"...Whenever you meet someone on your way, in reality you meet God. And as you honor God
I never quite understood Eastern Orthodoxy and the Mystical tradition, that is until I read this book. Man, what an amazing insight into this realm of Christianity. Too bad I am female, otherwise I would take a journey to the Mountain of Silence as soon as possible!
The most spiritually illuminating and edifying book I have ever read. I cannot describe justly in words how much this book has contributed to my life and my knowledge of God. Every Christian should read this. Beautiful. Simply beautiful.
This book is one of my all-time favorites. So many things to learn from it as well as being easy to read. I particularly like the accounts of miracles.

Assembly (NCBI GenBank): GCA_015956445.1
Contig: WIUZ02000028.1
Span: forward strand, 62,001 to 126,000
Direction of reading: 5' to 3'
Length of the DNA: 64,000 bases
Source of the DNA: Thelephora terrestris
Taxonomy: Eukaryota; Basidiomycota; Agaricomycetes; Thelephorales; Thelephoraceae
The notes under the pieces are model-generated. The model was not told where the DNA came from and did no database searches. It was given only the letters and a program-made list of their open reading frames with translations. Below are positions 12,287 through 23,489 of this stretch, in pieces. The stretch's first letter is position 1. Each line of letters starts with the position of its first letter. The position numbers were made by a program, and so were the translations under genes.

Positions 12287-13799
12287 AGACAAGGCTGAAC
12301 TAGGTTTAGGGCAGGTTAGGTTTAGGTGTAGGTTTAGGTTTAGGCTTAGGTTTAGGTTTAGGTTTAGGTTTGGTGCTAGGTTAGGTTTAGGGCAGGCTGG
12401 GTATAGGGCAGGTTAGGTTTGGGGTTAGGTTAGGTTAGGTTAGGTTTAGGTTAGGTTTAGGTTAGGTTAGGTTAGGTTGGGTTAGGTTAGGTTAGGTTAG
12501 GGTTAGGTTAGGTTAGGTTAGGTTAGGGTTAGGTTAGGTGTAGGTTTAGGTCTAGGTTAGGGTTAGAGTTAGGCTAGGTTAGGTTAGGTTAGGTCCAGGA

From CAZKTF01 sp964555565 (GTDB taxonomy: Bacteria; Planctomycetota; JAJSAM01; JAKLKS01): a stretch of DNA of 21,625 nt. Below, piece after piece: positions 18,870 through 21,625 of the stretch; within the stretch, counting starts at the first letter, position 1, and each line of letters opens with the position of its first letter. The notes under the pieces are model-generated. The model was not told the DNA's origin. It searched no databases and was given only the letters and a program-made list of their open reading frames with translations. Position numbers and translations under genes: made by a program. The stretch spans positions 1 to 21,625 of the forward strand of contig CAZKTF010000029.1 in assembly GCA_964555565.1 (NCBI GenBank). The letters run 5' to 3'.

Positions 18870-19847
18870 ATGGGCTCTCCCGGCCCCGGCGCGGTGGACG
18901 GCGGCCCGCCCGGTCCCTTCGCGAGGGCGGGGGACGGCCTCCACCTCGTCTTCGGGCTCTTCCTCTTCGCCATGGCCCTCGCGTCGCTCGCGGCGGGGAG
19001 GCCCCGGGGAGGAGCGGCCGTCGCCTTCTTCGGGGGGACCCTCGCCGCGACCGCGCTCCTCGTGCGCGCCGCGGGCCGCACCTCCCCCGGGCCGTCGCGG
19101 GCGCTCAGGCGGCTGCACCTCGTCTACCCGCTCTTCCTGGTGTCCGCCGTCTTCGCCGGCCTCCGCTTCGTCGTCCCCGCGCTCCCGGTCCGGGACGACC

Patrick Williams
Highly recommended! I read this while a Protestant to learn about the Orthodox Church. The Mountain of Silence is about a Cyprian-American who goes back to his homeland of Cyprus and learns about the Orthodox Faith in discussion with a Bishop whom he calls "Maximos". This is all related in a narrative/story style with dialog in various setting occuring between the author and Maximos so it makes it interesting to read - it is like sitting next to them and listening to their conversation. In the c ...more
Franklin Tait
Read Mountain of Silence. This is a wonderful book, dare I say, a classic read in Eastern Christian Spirituality. It is very genuine and Markides isn't afraid to voice his doubts and to push back in his discussions with Fr Maximos. What he finds, though, is the world opening up in mystery and wonder before him, causing his scientific sociological and materialist worldview to vanish like mist before the rising sun. Listening to Fr Maximos, one discovers what it means to purify the heart that one ...more